A peek by a group of microbiologists is revealing how marine microbes live in a mysterious area -- just beneath the deep ocean floor. The ocean crust may be the largest biological reservoir on our planet, the research suggests.
Beth Orcutt, post-doctoral fellow at Aarhus University in Denmark and the University of Southern California (USC), conducted the research.
'I think this research is exciting because it offers us a glimpse into a habitat on Earth that we know next to nothing about,' Orcutt said.
'If you consider how much ocean crust there is on Earth, and how much of that is hydrologically active, then this environment could be one of the most massive habitats for microbial life on Earth. There may be new species of life and new types of metabolism that we haven't discovered yet.'
There has been limited research into this deep marine crust, so Orcutt and her colleagues have developed new hole-boring technologies to study microbial life living beneath rock on the seafloor.
Orcutt must use a robotic submarine to reach this realm, buried under 2,660 metres (2.66 km) of water. Then she must drill through 260 metres (850 feet) of sediment.
The microbes Orcutt and her team study receive no light that far beneath the ocean floor, so part of what they are exploring is how these microscopic organisms survive in such harsh conditions.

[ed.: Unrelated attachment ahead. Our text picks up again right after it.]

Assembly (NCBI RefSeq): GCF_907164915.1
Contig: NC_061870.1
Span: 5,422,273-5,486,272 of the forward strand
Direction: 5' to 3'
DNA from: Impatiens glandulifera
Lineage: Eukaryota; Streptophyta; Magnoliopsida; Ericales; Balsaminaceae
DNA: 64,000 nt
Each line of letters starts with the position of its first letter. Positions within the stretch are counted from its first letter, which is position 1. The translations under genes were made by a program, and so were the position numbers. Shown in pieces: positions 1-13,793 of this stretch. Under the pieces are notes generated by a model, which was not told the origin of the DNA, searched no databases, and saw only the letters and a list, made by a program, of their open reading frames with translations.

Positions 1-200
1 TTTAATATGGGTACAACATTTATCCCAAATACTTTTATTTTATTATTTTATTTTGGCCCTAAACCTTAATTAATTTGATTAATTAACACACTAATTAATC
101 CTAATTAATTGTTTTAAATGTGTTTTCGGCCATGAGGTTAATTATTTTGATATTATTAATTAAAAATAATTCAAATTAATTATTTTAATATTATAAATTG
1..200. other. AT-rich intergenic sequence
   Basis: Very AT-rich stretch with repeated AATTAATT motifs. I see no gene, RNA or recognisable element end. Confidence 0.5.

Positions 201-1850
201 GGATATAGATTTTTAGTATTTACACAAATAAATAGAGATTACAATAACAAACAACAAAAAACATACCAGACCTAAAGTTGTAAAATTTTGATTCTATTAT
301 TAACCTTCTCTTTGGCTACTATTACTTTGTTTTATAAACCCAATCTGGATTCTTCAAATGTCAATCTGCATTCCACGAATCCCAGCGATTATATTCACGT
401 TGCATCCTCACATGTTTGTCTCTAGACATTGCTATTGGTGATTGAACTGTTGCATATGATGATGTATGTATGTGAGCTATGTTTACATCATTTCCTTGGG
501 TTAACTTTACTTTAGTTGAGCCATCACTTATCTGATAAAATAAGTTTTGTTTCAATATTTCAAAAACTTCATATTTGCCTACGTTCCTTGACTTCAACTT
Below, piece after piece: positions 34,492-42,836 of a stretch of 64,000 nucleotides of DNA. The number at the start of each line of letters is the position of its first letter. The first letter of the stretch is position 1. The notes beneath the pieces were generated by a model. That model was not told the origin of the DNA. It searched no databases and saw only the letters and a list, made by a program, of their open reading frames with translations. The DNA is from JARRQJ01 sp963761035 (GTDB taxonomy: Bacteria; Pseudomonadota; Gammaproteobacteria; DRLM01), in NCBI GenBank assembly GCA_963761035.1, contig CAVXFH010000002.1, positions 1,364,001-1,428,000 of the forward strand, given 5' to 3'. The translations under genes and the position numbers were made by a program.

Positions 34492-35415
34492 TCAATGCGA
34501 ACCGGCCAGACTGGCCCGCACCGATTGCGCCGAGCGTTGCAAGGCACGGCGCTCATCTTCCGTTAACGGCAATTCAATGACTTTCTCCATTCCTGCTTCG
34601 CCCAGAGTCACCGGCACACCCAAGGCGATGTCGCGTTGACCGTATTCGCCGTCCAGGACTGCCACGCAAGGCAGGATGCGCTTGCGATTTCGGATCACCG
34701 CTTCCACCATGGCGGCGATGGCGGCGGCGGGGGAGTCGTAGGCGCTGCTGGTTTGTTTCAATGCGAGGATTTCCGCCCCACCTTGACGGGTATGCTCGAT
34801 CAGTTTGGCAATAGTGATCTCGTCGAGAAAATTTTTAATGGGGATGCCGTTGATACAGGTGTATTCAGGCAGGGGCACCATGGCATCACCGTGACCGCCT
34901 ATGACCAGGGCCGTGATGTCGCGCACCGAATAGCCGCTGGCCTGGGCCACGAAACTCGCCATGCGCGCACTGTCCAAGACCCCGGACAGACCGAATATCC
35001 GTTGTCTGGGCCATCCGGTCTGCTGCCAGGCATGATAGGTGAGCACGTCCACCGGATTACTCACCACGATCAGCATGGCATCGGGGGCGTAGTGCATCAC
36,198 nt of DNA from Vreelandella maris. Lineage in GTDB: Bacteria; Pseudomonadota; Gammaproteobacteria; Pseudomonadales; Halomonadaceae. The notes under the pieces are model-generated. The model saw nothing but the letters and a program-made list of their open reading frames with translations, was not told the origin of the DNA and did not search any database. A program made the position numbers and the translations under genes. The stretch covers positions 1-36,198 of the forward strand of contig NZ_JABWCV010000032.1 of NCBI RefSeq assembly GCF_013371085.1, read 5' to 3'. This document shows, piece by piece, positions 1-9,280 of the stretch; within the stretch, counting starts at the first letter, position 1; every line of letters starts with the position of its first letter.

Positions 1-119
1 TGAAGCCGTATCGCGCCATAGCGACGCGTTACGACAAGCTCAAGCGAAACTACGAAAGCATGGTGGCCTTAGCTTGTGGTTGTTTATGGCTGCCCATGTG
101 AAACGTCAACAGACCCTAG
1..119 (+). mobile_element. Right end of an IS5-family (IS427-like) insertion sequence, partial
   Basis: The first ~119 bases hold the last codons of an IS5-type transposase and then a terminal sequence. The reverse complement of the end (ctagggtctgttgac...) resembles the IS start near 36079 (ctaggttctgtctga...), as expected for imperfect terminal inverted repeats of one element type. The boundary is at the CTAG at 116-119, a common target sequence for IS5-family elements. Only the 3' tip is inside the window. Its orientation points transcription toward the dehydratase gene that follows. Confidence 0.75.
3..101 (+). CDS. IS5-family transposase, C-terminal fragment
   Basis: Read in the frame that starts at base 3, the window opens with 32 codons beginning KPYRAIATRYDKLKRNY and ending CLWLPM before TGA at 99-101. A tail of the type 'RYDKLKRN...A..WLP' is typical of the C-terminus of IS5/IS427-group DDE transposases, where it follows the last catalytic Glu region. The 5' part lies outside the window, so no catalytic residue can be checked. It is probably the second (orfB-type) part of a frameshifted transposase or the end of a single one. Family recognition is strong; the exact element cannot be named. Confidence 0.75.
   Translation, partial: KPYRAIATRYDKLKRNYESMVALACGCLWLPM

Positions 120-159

Orcutt believes this research also can yield a new understanding of the potential for life on other planets. The subsurface under deep oceans is an extreme environment for any life to exist.
Such environments may be present on other planets, so Orcutt theorises that life might exist there in the form of microbial organisms.
'I hope that the general public will understand that the ocean isn't just a giant pond with a featureless, unexciting bottom,' Orcutt said, according to a USC release.
'The seafloor and sub-seafloor are exciting environments where microbes rule. We have to develop sophisticated experiments to try to learn more about these microbial habitats, experiments which will reveal new information about how life survives and thrives on Earth and maybe about how life may exist on other planets,' concluded Orcutt.
Orcutt presented her new findings at the Goldschmidt 2010, an annual conference sponsored by a number of international geochemical societies and hosted this year by the University of Tennessee, Knoxville, and Oak Ridge National Lab.